The point is that we don't really know what our margin of error is here. There is some price of petrol that will get (say) 50% of people to halve their annual transport CO2, but we don't know how high that price is. And until there's clearly money to be made from providing alternatives (because people are spending money on them), there's no incentive to invest in making them. This, pace market fundamentalists (or bello if you're feeling bolshy), is where the government comes in. In one arena, by relatively crudely interfering with the market by e.g. taxing petrol and subsidising alternatives. In another, through behavioural economics, by encouraging people to value greener options more - putting the general case, explaining the benefits of specific schemes. For example, ostentatiously worthy and generally naff as it seems, by having an Environment Day.

Thursday, 5 June 2008

For you Tommy, the war is not quite over

Say what you will about the Luftwaffe, at least they're tenacious

UPDATE: It's OK! The Cavalry are coming!

It feels like the beginning of a movie - WWII II: Zombie Apocalypse. If anyone turns up a revenant in a Spitfire, start running and don't look back.

Tuesday, 3 June 2008

Moving pictures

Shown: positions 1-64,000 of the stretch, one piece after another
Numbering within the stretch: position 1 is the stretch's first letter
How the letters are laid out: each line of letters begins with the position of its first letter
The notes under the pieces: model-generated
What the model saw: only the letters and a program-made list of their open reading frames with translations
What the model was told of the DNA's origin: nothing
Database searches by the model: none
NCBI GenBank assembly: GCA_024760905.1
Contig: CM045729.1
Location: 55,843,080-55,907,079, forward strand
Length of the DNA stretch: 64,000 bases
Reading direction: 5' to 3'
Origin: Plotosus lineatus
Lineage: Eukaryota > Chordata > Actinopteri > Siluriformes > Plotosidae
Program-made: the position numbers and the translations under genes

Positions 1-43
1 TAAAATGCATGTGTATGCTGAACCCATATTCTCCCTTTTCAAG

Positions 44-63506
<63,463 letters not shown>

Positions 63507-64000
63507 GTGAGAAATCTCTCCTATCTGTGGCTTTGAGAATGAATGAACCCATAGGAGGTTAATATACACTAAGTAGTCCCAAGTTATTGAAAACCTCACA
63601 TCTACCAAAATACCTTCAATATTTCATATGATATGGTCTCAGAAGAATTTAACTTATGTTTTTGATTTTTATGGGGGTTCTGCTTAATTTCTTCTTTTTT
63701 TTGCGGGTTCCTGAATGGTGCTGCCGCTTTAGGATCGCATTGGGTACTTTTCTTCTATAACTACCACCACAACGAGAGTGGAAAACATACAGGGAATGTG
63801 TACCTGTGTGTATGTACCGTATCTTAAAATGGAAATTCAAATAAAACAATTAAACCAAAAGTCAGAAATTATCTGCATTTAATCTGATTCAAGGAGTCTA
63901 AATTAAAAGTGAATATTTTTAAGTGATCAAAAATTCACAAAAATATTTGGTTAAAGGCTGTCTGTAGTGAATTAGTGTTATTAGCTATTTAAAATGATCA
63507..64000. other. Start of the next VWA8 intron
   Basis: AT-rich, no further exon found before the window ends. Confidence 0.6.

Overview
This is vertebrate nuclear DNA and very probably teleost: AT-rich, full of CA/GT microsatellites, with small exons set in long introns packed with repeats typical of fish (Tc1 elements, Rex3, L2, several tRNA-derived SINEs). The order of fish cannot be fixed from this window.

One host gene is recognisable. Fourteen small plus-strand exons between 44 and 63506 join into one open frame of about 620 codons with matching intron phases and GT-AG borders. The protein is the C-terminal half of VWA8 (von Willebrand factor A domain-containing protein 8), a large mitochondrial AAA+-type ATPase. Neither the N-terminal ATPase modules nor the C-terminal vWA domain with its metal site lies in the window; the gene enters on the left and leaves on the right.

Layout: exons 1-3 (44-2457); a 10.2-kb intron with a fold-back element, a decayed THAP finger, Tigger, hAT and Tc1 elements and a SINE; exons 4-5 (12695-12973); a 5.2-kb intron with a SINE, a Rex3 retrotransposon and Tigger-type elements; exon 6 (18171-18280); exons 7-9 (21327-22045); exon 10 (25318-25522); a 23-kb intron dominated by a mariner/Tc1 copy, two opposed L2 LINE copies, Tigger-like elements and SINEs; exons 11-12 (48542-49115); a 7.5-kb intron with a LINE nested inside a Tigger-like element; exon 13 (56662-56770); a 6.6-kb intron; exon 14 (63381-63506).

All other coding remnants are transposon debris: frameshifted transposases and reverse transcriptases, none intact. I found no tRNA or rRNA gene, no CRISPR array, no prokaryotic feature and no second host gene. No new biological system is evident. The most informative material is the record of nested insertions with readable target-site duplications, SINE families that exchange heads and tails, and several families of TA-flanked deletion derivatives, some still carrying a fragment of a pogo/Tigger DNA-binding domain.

When I found this, my first thought was to slap it up on the blog and let you all* have a good laugh.

As a melange of distortions, misrepresentations and downright nonsense goes, it's pretty damn funny. My two favourite quotes:

"We've already swallowed the wedge. Where does it go next?" Some guy

"It seems there are some people in this country who can't tell the difference between self-defence and malice aforethought." Tony Martin

But there's more to this than simply a chance to sneer at both gun-nut Americans and Countryside Alliance buffoons. I found this on a US messageboard, where some guy was asking Brits to verify what is apparently a hot story on the right-wing blogs. These blogs are very popular, and are very good at passing around "stories" like this - which then make the phase-change to unkillable chain-email. But it cuts both ways - check this out:

It's quite good, isn't it? Well-researched (as far as I can tell), nicely put together, gets its point across. But it's not the sort of thing (as far as I've found) that you get much of over here. Freemania and Don Paskini can and do create similar content but (forgive me) not with quite the impact that video has. YouTube right now is filthy with political commentary of all stripes, and will no doubt become more mired in the stuff as we edge towards November. My point is that this is all pretty cool. People are already tuned in to the grammar of TV; that motivated but otherwise unremarkable people can use it to communicate their own ideas and agendas (however ill-founded) has real potential for widening the scope of political debate above the usual palace intrigue/office gossip/punch and judy stuff that we get all too often from the professionals. As I understand it, professional US news/comment hasn't even begun to look critically at John McCain - how soon before the above critique gets play on CNN?

Case in point - Hopi Sen, who I was going to name-check above until I read this bit - is asking how he can do straight to camera pieces on his blog. I hope he finds out.